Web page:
All important information, but it can’t answer one question: Can I get away with a championship-level ball and save myself some money? After all, I typically open a new can every time I play, using old balls only for warm-up. Since longevity isn’t really an issue, do I really need a professional-level ball?

In the spirit of research, I bought a can of Wilson Championship balls at Dick’s Sporting Goods. Even at the can level, these second-tier balls ($2.99) were far cheaper than the Wilson US Open balls ($4.99). In case you don’t want to do the math, that’s 66% more for the professional can! (Yes, I’m sure I can get them cheaper somewhere else. But still…that’s a big difference.)

My verdict? The championship balls played fine and certainly had life left in them at the end of my match this morning. But they did feel heavier to me, and a little less bouncy right out of the can.

Would I notice that difference if I weren’t already thinking about how the balls would perform? I’m not sure. I’ll probably buy another can or two to see if my first impression still holds. But for now, I can say I do prefer the professional-level balls.

Are you picky about your tennis balls? Do you have a favorite brand? Penn? Wilson?

 

11 thoughts on “A Tennis Ball Primer

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  1. Very helpful info. I never knew about these distinctions. Pretty sure the mid-level is the right one for me. One odd aspect — sometimes I find myself hitting a dead ball really really well because it has less movement and is easier to track. I have to decide to retire the ball because we should all want new, fresh balls but sometimes the old slow balls are easier to sustain a rally with.

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  2. I’ve played with some pros who use the “dot” balls (that they use for kids) to perfect new swing/form – they’re like dead balls, but lighter!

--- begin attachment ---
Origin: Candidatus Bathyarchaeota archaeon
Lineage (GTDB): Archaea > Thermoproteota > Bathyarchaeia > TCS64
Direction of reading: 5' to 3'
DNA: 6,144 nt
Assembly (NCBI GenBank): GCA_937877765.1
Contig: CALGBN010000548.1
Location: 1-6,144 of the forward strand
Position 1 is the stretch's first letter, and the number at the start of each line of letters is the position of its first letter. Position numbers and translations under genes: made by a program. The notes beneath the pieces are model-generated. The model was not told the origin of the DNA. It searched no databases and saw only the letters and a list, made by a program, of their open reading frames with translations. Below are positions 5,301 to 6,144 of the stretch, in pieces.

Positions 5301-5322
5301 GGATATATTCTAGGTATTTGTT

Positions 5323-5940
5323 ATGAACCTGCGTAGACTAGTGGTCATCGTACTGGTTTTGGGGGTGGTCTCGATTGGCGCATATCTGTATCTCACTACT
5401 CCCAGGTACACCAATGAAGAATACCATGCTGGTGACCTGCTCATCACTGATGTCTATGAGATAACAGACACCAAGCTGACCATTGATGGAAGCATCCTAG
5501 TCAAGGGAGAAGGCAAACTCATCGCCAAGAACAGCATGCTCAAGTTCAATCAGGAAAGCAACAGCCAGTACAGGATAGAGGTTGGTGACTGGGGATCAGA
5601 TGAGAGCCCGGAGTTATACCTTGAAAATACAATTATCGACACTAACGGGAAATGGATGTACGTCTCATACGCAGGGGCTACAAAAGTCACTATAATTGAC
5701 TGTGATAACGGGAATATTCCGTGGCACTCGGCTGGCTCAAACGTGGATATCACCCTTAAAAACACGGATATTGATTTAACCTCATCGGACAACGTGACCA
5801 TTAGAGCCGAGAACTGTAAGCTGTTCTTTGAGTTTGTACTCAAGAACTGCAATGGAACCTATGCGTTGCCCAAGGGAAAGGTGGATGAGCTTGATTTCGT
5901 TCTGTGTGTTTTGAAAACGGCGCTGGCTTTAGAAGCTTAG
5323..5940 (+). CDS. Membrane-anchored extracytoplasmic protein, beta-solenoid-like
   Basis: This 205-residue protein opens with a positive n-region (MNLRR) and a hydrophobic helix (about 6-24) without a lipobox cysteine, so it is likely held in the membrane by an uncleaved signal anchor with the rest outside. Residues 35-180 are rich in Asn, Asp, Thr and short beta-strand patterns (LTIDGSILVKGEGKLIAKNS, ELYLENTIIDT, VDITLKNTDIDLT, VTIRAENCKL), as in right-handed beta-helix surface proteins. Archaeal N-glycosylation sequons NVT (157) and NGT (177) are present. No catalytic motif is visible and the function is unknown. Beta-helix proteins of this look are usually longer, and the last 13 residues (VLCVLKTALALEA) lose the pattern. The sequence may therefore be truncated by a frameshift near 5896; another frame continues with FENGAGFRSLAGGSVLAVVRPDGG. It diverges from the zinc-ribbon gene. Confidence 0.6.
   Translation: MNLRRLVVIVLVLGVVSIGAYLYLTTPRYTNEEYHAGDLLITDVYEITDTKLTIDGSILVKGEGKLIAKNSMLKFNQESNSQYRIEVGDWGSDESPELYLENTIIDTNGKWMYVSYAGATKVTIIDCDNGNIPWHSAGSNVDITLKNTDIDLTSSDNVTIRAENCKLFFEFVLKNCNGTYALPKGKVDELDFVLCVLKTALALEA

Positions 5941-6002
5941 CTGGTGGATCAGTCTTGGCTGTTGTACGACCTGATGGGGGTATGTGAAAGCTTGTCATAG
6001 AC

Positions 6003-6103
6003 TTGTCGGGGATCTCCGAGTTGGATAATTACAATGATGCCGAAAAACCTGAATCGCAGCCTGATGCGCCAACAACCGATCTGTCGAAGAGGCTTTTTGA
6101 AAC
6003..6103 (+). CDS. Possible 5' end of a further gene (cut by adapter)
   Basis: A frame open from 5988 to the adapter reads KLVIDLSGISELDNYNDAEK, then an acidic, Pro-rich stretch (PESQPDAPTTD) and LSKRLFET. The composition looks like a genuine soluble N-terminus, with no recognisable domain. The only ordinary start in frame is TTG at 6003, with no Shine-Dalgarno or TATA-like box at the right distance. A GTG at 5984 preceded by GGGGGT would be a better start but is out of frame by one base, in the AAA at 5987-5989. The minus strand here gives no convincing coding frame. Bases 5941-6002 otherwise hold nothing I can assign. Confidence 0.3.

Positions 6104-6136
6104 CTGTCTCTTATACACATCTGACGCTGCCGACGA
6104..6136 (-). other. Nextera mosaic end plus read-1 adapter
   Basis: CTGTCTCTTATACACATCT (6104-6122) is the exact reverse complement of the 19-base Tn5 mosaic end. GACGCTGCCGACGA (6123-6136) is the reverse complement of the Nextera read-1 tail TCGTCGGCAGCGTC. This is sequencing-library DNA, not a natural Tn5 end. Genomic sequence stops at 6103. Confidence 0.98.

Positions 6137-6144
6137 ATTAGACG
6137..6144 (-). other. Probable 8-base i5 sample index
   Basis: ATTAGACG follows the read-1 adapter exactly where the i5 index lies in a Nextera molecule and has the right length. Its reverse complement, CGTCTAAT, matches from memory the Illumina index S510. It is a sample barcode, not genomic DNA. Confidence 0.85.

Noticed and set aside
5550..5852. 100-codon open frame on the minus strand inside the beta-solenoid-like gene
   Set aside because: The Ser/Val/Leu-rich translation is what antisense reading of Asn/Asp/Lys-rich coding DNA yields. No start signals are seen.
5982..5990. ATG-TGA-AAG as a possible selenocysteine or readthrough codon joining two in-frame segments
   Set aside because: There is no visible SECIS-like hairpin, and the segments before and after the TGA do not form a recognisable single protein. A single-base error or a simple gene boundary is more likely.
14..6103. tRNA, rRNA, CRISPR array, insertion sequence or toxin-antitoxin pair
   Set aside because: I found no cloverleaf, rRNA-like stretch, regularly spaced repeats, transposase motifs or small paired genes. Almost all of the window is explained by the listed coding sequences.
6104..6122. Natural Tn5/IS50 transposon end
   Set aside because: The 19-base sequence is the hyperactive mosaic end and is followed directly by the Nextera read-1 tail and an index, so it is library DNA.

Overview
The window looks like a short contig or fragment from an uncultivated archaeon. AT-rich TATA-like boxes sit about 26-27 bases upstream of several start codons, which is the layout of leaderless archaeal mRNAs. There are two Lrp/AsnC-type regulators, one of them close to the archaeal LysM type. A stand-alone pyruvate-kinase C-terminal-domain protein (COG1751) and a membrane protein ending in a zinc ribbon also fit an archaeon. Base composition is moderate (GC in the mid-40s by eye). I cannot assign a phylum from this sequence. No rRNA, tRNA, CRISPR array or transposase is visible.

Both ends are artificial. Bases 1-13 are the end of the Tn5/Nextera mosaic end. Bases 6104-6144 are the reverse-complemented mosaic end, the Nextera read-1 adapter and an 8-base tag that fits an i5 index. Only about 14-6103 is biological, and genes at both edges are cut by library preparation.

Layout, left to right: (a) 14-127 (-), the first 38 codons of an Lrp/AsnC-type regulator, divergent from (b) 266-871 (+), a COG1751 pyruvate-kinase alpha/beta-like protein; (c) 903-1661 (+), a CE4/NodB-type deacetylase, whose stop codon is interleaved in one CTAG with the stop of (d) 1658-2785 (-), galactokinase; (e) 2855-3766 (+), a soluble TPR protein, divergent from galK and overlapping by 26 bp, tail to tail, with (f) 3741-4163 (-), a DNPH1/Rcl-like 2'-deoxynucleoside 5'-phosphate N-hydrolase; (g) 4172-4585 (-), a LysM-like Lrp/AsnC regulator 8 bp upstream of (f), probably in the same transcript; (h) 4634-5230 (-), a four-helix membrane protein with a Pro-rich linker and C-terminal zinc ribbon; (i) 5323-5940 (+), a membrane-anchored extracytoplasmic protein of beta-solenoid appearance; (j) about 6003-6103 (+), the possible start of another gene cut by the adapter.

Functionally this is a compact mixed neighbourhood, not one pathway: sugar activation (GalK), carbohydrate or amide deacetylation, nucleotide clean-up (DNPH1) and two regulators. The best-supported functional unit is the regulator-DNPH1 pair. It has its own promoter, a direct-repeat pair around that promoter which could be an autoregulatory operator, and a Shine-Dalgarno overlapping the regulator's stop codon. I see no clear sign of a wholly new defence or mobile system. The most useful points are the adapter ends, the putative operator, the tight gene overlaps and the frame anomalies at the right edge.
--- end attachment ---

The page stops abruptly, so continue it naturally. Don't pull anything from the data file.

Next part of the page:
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  3. Speaking of used tennis balls, I keep them for the dog. I wonder if you could donate them to a dog shelter. What do you do with yours? Does the club keep them in the warm-up bin?

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  4. The balls at my club travel from the teaching cart to the warm-up cart to the giant cardboard box of dead balls. I believe someone comes to pick them up for recycling, although I don’t know the details. I often throw my old balls in there as well. For people who aren’t affiliated with a club, Recycle Balls is a terrific option. Once you have 100 or more balls, you box them up. Recycle Balls will email you a prepaid shipping label for UPS. The balls they collect get recycled into under-surfaces for tennis courts. Check them out at recycleballs.org.

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  5. Wow, what great info in this post! But going back to your opening line about the pleasure of opening a new can, does anyone besides me remember when cans came with little metal keys that you twisted around the perimeter of the lid to remove it? By the time I started playing, those cans were a thing of the past (see, I’m not THAT old), but I recall being fascinated by those keys as a little kids traipsing around the courts my parents played on.